Working women are looking to one of the world's top female execs, Facebook COO Sheryl Sandberg, as she dishes out advice on work in her much-written-about, much-talked-about book, Lean In: Women, Work, and the Will to Lead.

In a world where we expect to have to choose between work and family, Sandberg wants to introduce "and" into a conversation that has mainly been about the "either/or," writes Gayle Tzemach Lemmon in The Atlantic.

For her efforts, Sandberg has been criticized by other women, from Maureen Dowd to Anne-Marie Slaughter, who characterize Sandberg as "looking down" on women who don't have the success she does and offering them a sort of "pull yourself up by the bootstraps" ethic. But Sandberg is fully aware of her privileges, and it seems a little hypocritical for readers to pretend they would be interested in advice from someone without Sandberg's success.

Sandberg focuses on women because she argues that we tend to limit ourselves, rather than enforcing limits on our environment. She encourages women to take on more responsibilities at work while making the demands necessary to make their lives balance.

"In addition to the external barriers erected by society, women are hindered by barriers that exist within ourselves. We hold ourselves back in ways both big and small, by lacking self-confidence, by not raising our hands, and by pulling back when we should be leaning in," Sandberg wrote. This sounds critical, but to me it reads as empowering. Sandberg is urging readers who say "no" to try "yes, but with conditions."

I've been stuck in a workplace where I did plenty of "leaning in," but the culture and other employees did not make it easy to set boundaries or make demands. While Sandberg mainly addresses working moms, those of us without husbands or without kids value commitments to our communities, friends, and churches, and we don't want to sacrifice our lives to work, either.

Sandberg's advice is not exactly revolutionary: Find a mentor; learn negotiation strategies; understand the relative value your field sets on certain skills; be persistent in making requests; know what makes for a reasonable demand and make it. She also suggests women join a "Lean In circle," a small group of professional women, linked to a "global community," that's supposed to meet throughout the year. She advocates that women discuss their careers with each other, because knowing there is precedent when you want to make certain demands can make all the difference.

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I agree with Sandberg that we can each take individual responsibility to address "internal barriers," and also that once women reach the top while successfully negotiating their priorities, more women can climb up after. Trailblazing can be a very selfish activity if leaders don't leave a map.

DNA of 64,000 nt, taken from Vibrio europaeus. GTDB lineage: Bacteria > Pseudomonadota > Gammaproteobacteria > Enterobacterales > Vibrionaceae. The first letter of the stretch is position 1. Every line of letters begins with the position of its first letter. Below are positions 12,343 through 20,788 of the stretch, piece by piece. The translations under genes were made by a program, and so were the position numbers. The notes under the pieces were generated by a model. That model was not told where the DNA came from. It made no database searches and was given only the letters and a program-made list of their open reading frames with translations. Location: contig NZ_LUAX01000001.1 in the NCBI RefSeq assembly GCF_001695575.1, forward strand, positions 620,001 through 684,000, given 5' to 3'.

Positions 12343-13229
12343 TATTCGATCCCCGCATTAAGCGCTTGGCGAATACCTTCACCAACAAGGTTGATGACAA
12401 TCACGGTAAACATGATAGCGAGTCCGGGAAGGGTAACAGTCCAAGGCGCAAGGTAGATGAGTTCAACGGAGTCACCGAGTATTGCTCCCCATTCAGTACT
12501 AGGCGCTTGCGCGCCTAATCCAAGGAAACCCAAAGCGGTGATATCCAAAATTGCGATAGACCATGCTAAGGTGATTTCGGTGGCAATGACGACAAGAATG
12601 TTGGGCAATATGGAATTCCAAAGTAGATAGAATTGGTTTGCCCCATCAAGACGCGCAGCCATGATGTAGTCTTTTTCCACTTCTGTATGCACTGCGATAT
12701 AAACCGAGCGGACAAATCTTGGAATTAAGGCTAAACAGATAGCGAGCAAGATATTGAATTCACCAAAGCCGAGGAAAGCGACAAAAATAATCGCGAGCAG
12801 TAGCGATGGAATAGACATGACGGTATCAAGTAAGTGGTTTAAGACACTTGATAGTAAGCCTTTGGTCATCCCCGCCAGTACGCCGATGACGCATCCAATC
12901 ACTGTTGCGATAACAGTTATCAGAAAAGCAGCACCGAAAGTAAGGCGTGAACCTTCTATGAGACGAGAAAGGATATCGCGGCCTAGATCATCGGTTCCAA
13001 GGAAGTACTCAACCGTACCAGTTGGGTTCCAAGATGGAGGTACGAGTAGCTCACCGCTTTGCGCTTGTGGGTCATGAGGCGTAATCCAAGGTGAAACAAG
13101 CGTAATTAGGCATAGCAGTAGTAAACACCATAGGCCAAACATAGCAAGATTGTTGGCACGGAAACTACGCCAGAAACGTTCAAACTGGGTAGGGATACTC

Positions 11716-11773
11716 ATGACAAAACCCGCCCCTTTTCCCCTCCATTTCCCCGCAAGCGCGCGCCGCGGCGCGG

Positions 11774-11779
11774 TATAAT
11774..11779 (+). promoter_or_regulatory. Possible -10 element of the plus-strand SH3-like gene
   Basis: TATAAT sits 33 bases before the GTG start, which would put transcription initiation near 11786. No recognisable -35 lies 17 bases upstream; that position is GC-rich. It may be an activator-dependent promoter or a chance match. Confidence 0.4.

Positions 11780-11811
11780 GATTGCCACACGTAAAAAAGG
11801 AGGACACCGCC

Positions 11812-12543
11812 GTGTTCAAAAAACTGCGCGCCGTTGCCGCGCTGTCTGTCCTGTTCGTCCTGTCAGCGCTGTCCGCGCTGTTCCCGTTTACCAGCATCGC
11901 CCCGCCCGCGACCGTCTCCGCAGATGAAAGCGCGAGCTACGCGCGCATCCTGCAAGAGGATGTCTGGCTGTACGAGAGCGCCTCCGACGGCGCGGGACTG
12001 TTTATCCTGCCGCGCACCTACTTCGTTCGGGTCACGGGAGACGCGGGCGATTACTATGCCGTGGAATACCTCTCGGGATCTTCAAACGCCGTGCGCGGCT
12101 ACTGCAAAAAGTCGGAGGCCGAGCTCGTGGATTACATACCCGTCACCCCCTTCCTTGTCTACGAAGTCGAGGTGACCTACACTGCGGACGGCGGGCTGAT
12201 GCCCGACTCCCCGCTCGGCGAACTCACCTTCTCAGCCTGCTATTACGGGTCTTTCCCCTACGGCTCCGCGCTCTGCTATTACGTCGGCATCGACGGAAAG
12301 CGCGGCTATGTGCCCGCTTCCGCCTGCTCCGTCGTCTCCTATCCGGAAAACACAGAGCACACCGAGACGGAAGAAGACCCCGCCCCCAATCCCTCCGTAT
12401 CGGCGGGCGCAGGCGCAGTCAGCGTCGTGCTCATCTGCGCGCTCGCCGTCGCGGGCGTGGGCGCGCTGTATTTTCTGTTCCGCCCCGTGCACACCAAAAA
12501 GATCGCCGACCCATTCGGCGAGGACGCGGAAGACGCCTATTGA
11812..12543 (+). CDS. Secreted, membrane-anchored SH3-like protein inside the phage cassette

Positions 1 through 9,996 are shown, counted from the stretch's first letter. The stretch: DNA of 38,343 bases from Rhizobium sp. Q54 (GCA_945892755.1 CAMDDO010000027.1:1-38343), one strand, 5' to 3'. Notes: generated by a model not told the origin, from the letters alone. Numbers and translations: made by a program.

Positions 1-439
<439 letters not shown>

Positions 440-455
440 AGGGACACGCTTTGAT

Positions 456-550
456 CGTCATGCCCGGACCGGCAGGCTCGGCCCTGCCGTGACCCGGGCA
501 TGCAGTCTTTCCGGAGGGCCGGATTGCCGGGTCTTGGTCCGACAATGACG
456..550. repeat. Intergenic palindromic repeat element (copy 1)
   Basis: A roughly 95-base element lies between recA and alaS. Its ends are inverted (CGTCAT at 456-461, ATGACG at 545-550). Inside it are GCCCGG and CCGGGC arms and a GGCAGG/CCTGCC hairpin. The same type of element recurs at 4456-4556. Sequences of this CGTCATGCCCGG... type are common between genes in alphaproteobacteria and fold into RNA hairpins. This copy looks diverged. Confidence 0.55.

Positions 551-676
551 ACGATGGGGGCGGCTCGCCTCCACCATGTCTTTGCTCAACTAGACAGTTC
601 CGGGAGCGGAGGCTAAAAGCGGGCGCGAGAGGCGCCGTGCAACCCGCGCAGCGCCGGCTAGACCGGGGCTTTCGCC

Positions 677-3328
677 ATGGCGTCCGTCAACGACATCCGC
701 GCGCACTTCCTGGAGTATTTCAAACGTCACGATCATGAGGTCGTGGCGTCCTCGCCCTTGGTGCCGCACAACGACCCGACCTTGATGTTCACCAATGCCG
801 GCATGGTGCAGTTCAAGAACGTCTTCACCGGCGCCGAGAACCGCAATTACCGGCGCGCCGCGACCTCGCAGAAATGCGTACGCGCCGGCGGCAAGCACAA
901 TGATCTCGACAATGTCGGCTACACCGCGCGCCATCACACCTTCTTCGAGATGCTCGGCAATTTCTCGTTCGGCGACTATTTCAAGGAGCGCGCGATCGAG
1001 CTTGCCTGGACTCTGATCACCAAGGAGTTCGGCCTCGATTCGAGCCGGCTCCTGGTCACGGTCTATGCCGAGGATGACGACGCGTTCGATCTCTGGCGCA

Will Sandberg's advice help all women? No, there will be some who benefit more than others, whether because their company signed on to the campaign, their boss read the book, their spouse is supportive, or because they lay the groundwork before they get married or have kids. Can it help me, a single woman with career goals based more on glorifying God than personal ambition? Absolutely, because I understand her advice is a framework, not a road map.

Because the real danger of Sandberg's movement is that can foster a different kind of fear, and it's one the Bible specifically warns us against: The fear of not having enough (in this case, enough opportunities). But sometimes passing up what seems to be a great opportunity is the right thing, because not all opportunities are right for all of us, whether man or woman. And all the skilled negotiating and persistent asking Sandberg recommends can't guarantee any of us will be happy in a job that's not the right one.

Perhaps Christian women in the workplace need double the encouragement, because if Sandberg is correct about the vast majority of women holding themselves back because they're not sure they can lead, the same is likely true of Christian women who are often told they were created to follow. (I am not tackling that debate here, but that position doesn't encourage a woman to assert herself in the workplace, as Sandberg suggests.)

Interestingly, "Lean In circles" sound like Christian women's groups, which begin with an educational lesson, but end up primarily as a place for fellowship and sharing problems. Combining practical business advice and prayer could be a powerful thing, especially when discussed in a group with shared focus and similar priorities.

What I'm describing is the kind of group I would actually join, and frankly, a local church activity with this type of practical purpose and community engagement would fill a gaping hole in my life, and likely the lives of many other Christian career women (yes, we do exist!).

The spirit, if not the content, of Sandberg's "circles" could be a wonderful thing for the Church. Building each other up in practical ways to live as Christ-followers should be the goal of small groups. But also, there is a form of sexism that is more lenient toward stereotypically male priorities than those related to church or children. This is a piece of the glass ceiling that I think—without blaming one another for failing to work hard enough and without characterizing ourselves as victims—we can in good conscience work together to shatter.